London Diary: Buckingham Palace ‘rip-off’

Visitors say the experience for which they paid through their nose (£16.50 for an adult) bore no resemblance to the marketing hype

Palace Garden
Palace Garden

Hasan Suroor

A picnic in the gardens of Buckingham Palace is considered a high point of English summer, and heavily marketed as a must-do tourist "experience". And mostly, visitors have kept up the pretence that they loved it.

But it seems that finally the emperor's clothes have started to wear off; and people are beginning to talk about it. Online review sites have been flooded with criticism of almost every aspect of the tour, starting with the gardens which left them completely underwhelmed.

Visitors say the experience for which they paid through their nose (£16.50 for an adult) bore no resemblance to the marketing hype. The Palace website touts it as a chance to soak up the “beauty and calm of this walled oasis”. Instead, they found that the large parts of the grounds, including the rose garden and wildflower meadow, were out of bounds for them unless they bought another ticket for a guided tour.

“Beware of this complete rip-off! I paid £16.50 for access to the gardens hoping to laze around, see beautiful flowers and trees. What I experienced was first a long queue to security check and then seeing a piece of a lawn surrounded by standing stewards watching your every step and ropes segregating rest of the garden,” read one review on Trip Advisor.

Another described it as “totally underwhelming” urging people to “save your money and instead enjoy the much more interesting pubic royal parks - for free”.

Others called it a “poor value for money” accusing the Palace of using the tour as a “money-making machine”. Many had a go at the “expensive tat” sold at gift shops on Palace grounds. They said they felt “robbed by the royals”.

Adding insult to their injury is a strictly-enforced ban on drinking alcohol on the Palace grounds.

A British picnic without booze? What an un-British idea!


Johnson off drinks, really?

Boris Johnson has had many strong women in his life, including his former wife of more than 25 years Marina Wheeler, a high-profile barrister, but none apparently more controlling than his present spouse, Carrie. Besides allegedly wielding undue influence over her husband’s policy decisions and staff appointments, she has been able to rein in some of his lifestyle excesses.

London Diary: Buckingham Palace ‘rip-off’

So, the man has been forced to give up drinking in “solidarity” with his pregnant wife who has been advised by doctors to stay off alcohol during her pregnancy. He has announced he would not drink until she gives birth at Christmas to their second child—a long haul for a man who has often boasted of drinking an “awful lot” at lunch without it affecting his work.

No wonder, Johnson’s pledge has met with scepticism. He took a similar vow two years ago saying he would not touch alcohol until “we get Brexit done” but was then photographed drinking whiskey on a visit to a distillery in Scotland. More recently he faced criticism after being pictured drinking in a pub in breach of his own government’s Covid social-distancing rules.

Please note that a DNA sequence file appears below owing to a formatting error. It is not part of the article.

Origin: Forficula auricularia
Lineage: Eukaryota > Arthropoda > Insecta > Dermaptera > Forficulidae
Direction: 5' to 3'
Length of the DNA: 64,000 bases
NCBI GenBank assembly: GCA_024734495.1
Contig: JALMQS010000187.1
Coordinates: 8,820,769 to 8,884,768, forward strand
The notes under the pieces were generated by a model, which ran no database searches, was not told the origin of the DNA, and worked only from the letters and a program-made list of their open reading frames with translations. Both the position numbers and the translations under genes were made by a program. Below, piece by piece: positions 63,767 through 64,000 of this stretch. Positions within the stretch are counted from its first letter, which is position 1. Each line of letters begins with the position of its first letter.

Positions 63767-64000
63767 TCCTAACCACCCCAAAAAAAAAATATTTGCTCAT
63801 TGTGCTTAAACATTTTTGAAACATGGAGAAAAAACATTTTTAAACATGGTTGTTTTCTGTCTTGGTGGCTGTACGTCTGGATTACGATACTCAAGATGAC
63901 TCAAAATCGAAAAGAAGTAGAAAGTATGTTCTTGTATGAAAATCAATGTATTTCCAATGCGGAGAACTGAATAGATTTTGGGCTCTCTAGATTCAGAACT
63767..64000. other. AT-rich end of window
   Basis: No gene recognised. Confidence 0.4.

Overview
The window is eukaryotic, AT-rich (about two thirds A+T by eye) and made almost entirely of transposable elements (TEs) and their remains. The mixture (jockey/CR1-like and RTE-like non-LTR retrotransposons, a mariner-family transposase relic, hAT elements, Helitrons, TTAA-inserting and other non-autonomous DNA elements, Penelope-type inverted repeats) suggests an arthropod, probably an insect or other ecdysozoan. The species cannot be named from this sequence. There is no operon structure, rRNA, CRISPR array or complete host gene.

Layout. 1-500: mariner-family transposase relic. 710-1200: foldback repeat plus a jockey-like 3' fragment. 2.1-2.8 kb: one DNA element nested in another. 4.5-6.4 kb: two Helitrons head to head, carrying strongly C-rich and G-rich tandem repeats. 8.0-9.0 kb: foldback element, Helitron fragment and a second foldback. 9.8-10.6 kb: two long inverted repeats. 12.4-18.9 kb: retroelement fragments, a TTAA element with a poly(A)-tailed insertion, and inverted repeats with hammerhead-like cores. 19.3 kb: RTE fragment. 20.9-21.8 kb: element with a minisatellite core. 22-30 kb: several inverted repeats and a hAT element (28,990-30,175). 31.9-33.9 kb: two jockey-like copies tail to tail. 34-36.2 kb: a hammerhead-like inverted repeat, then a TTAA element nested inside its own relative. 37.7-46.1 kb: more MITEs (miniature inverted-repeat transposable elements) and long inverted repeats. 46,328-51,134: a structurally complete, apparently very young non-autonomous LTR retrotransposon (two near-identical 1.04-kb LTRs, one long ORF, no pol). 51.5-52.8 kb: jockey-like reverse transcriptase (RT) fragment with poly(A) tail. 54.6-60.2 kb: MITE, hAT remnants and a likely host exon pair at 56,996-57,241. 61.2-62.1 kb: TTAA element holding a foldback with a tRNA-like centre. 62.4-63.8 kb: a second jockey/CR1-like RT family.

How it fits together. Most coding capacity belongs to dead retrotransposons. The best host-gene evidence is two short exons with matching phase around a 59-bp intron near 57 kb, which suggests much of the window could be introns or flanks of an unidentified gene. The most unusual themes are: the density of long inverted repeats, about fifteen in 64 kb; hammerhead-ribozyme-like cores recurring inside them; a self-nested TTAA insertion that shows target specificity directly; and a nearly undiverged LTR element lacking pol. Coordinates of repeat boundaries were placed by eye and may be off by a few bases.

By the way, Johnson is not alone in feeling the hand of a dominating spouse on his shoulder. Prince Harry too went off drinks to keep the company of his wife Meghan Markle when she was pregnant.


NYT’s ‘cartoon’ Britain

The New York Times’ quirky reporting of Britain has got a lot of Brits into a lather. They have accused it of peddling old cultural stereotypes to humour its American readers back home.

The paper’s favourite obsessions include digs at British weather (a “land of drizzle and fog”), food (“boiled meat and watery vegetables”), and the Brits’ love of warm beer and gardening. If NYT was the only paper you read, you can be forgiven for thinking that there is nothing to Britain beyond its denizens’ eccentricities.

The Times, London, called such descriptions cartoonish which, it said, belonged to the realms of comic books. It was “surprising to find such caricatures retailed as news in a prominent periodical”.

Its advice to NYT Editors was to “cheer up a bit and celebrate some of the good things in Britain, weather aside”.


Boris watch

Notoriously unpunctual Boris Johnson has finally hit on a solution: he has put his watch forward 12 minutes to prevent him from being late. But will it work?

The answer is “no”, according to those who have tried it. The Times’s “obsessively punctual” Janice Turner tried it with her children: “When my sons were at school, I had the kitchen clock set eight minutes fast in an effort to get them there on time, and I sometimes tell my husband our holiday flight is half an hour earlier than the truth just to avoid a stressfully tight journey to the airport. It doesn’t work: my paranoia is now factored in.”

My own experience has been something similar.


And, lastly, next time someone sends you a “skull and crossbones” emoji, don’t take it amiss. Apparently, it signifies: “I’m laughing so hard, I’m dying.” It replaces the old-fashioned “Lol” (laughing out loud) which it took me years to decipher.

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